Three years of rigorous scientific research underpin the exhibition Making Art Concrete: Works from Argentina and Brazil in the Colección Patricia Phelps de Cisneros at the Getty Center. Prior to the show, thirty paintings and sculptures underwent a series of tests led by researchers at the Getty Conservation and Research Institutes to learn exactly what tools and materials artists like Raúl Lozza and Willys de Castro used made their geometric abstractions. For the conservation buff, there are major discoveries, including the fact that Lygia Clark painted works with a spray gun. For those just looking, there is plenty to see. Works by de Castro reveal how the artist wanted viewers to re-orient our perceptions, says Zanna Gilbert, a Getty research specialist. "One of the most fascinating things about him is that he displaces our gaze and suggest a new way of seeing," she says.
Metalwork, furniture, graphic design, textiles and works in other media have been brought together by the curators Wendy Kaplan and Staci Steinberger in an ambitious exhibition that traces design across California and Mexico. Found in Translation at the Los Angeles County Museum of Art includes around 250 works that speak to the ever-evolving dialogue between the two regions. In organising the show, the museum made a number of acquisitions, including a label for a box of Evening Star lemons from around 1929. It was bought for $5 at the Rose Bowl Flea Market in Pasadena, California. Among the other highlights are a piano designed in a Zapoteca style that won a gold medal at the Exposition Universelle in Paris in 1900 and a group of items from the 1968 Olympic Games in Mexico.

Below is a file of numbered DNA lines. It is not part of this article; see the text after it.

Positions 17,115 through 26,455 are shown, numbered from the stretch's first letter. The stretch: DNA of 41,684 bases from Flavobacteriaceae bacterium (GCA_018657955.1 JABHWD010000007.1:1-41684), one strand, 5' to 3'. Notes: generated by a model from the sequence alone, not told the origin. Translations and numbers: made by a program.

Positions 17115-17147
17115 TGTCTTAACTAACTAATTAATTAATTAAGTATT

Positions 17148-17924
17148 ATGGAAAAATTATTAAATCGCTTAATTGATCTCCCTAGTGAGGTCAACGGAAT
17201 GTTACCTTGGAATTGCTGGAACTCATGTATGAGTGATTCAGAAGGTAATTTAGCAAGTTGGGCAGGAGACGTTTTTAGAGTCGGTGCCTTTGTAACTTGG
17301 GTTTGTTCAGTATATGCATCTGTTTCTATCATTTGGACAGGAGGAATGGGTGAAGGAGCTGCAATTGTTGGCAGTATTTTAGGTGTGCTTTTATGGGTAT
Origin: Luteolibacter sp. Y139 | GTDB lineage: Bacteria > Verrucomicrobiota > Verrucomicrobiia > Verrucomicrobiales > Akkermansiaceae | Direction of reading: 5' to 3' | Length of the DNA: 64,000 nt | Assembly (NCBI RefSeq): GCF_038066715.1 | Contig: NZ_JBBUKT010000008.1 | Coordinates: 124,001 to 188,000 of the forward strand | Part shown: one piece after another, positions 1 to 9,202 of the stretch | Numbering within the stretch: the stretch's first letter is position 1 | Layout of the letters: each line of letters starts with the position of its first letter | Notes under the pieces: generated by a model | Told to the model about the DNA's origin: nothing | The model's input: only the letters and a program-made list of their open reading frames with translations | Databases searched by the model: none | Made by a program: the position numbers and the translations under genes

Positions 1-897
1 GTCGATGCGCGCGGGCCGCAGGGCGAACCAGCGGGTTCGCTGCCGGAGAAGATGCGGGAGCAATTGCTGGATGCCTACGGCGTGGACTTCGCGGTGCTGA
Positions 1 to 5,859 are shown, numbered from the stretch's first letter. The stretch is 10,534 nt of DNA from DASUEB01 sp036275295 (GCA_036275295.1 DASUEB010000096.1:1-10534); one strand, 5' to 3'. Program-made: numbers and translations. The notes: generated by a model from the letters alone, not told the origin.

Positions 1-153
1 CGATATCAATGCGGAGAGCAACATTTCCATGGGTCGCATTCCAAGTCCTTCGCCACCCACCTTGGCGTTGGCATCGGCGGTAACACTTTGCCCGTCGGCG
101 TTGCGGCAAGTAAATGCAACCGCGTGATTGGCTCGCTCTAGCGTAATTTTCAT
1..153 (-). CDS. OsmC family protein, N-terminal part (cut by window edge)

One of the most remarkable works in Radical Women: Latin American Art, 1960–85 at the Hammer Museum is a blocky sculpture of seven seated women with only four pairs of legs and two arms. The work, a self-portrait by Marisol, was made in 1961-62 and speaks not only to her profound understanding of Cubism but also to her insight into the fractured, incomplete nature of identity. It stands as a perfect emblem for the rest of the show, which includes 250 works by more than 100 female artists, none of who have just one thing to say. The show, which travels to the Brooklyn Museum in April, is the first to offered an extended survey of Feminist art by artists of Latin American origin, and includes examples by Ana Mendieta, Lygia Pape and Anna Maria Maiolino, among others.